‘It was survivor guilt’

2016-02-16 11:15


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Pietermaritzburg - “I wasn't really aware that I was pleading guilty to killing my wife.”

This was the startling submission in the Pietermaritzburg high court on Monday by Durban resident Rajiv Sewnarain (48).

Sewnarain is currently serving life imprisonment after pleading guilty to and being convicted of his wife Shanaaz’s murder in Durban on December 22, 2010. This was 12 days after she died in what he had confessed was a staged hijacking arranged by him.

Sewnarain now alleges his mental state was “compromised” when he pleaded guilty to and was sentenced for the murder before regional court magistrate Sharon Marks.

He claims he has a “patchy” memory of his confession and guilty plea in court.

Clinical psychologist Professor Lourens Schlebusch, who was asked to evaluate Sewnarain’s mental state when he pleaded, on Monday confirmed his findings that Sewrnarain was haunted by “survivor’s guilt” at the time, suffered from post traumatic stress disorder, and could have been affected by medication he was taking for depression and pain.

He had undergone surgery five days earlier for an injury sustained in the same incident in which his wife was killed.

Schlebusch said under cross examination by Attie Truter for the state that he had not been asked to determine if Sewnarain “was innocent or guilty”, but to evaluate his mental state at the time of his guilty plea. His conclusions were based on many psychological tests, an interview with Sewnarain (admittedly conducted some 11 months after his plea) and documentation.

He agreed that the information he was given was “limited”, and that if he had been given additional facts he may have “explored further”.

Sewnarain later described to KZN Judge President Achmat Jappie and Judge Daya Pillay what transpired the night his wife was shot dead. They were returning from buying pizza when they stopped at an intersection in Jacobs Road, and a gunman appeared and jumped into the back seat.

The hijacker told Sewnarain where to go, and en route took his wallet, his wife’s bag and their cellphones. Sewnarain said the man ordered him to pull over and stop. He was then ordered to remove his watch, which fell to the floor. “As I picked it up he shot me,” he said. “That’s when my wife began to scream. Next thing I heard was another shot go off … From what I recall now, the guy shot my wife.”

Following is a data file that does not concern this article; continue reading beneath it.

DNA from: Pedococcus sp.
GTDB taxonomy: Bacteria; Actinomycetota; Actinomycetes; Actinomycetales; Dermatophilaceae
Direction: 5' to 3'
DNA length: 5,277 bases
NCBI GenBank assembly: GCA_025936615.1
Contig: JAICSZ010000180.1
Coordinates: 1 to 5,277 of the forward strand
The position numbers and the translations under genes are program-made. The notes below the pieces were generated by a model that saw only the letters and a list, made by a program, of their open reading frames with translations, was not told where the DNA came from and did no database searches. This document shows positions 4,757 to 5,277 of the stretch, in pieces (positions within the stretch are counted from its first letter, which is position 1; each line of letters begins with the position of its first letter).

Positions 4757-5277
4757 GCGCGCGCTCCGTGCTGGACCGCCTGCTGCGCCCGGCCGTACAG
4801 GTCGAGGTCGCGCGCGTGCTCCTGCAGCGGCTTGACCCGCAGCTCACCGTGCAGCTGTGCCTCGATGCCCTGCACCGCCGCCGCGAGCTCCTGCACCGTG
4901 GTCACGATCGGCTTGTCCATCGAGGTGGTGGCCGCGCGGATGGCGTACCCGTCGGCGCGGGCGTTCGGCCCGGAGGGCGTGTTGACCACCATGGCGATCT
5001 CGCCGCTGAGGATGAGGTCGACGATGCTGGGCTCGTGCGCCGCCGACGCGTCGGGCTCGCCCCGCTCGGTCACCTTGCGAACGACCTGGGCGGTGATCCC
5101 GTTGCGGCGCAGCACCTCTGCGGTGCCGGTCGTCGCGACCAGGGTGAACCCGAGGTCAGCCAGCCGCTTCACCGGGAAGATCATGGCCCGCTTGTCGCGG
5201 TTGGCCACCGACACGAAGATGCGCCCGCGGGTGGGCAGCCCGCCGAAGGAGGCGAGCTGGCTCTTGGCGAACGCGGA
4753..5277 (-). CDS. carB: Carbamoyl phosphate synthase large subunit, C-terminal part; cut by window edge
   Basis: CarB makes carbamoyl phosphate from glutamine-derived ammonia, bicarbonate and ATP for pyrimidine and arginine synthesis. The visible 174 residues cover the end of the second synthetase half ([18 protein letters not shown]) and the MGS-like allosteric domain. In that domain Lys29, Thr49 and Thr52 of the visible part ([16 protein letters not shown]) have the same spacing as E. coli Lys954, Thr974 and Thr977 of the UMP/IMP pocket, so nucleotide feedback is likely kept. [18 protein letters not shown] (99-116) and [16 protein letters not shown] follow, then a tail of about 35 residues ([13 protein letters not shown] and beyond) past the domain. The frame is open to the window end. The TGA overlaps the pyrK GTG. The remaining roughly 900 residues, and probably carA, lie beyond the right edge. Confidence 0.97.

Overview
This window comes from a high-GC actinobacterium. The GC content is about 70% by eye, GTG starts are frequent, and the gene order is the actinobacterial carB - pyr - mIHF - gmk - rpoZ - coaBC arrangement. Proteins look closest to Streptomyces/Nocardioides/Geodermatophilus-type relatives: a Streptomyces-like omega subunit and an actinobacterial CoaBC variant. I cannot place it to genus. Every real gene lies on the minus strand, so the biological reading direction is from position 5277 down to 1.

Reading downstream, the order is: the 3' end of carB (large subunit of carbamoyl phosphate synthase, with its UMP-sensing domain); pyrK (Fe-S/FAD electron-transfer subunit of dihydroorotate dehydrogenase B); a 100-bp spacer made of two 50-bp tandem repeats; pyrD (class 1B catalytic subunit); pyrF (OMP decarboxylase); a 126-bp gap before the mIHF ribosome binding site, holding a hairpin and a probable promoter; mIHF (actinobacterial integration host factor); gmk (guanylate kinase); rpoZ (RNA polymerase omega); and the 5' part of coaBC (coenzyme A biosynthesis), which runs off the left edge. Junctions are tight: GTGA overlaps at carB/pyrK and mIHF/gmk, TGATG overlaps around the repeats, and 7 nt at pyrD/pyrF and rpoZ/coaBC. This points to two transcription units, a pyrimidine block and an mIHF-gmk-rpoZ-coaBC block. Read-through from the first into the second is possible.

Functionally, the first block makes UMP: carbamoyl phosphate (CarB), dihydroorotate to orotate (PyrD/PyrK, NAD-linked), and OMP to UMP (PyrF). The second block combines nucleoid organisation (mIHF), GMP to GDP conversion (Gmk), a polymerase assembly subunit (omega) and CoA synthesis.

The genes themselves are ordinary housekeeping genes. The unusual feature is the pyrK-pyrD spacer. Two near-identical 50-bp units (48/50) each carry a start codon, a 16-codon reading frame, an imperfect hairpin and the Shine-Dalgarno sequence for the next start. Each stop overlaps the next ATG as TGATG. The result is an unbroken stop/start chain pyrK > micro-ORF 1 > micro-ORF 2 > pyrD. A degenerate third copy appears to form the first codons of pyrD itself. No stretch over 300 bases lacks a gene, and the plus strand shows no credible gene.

Sewnarain was pulled out of the car and forced into another vehicle. His car, with his wife in it, was left behind.

The hijackers pushed him out of the vehicle “three or four kilometres down the road” when he could not remember his bank card’s PIN number.

Sewnarain said he was first accused of killing his wife by his brother Raj at an attorney’s office on December 20, 2012. Raj had said police suggested he was involved.

Sewnarain said he told his brother he would “take the blame for everything”. “My in-laws didn’t believe me, my brothers had doubt and my whole world just fell apart,” he said. “I loved my wife and I had lost everything,” he said.

However, Sewnarain testified that he continued to deny involvement in his wife’s murder when police interrogated him. He said they assaulted him and Warrant Officer Viresh Panday had told him that he “was having an affair and committed the murder”.

Sewnarain alleged a policeman “inflicted pain” on his injured shoulder and officers had used a rubber tube to strangle him. One suggested they should “shoot him exactly as he shot his wife”, and he heard a shot go off.

“I closed my eyes and felt total darkness. I heard them say, ‘Next time we will kill you’.”

The next thing he recalled was being at the magistrate’s court, where he made a confession.

“I remembered what Panday was telling me to say … He said I must say we were having problems in our marriage and that I hired Boxer to kill my wife,” said Sewnarain.

Two days later he pleaded guilty after consulting with an attorney, Devindran Moodley, and being asked to “sign documents” in an office.

He testified that he could not “really remember what happened” other than that he “pleaded yes”.

He said he was not “really aware” he was pleading guilty to killing his wife, and he was also unaware that he faced life in prison.

The case is continuing.

Read more on:    pietermaritzburg  |  murder  |  crime  |  court

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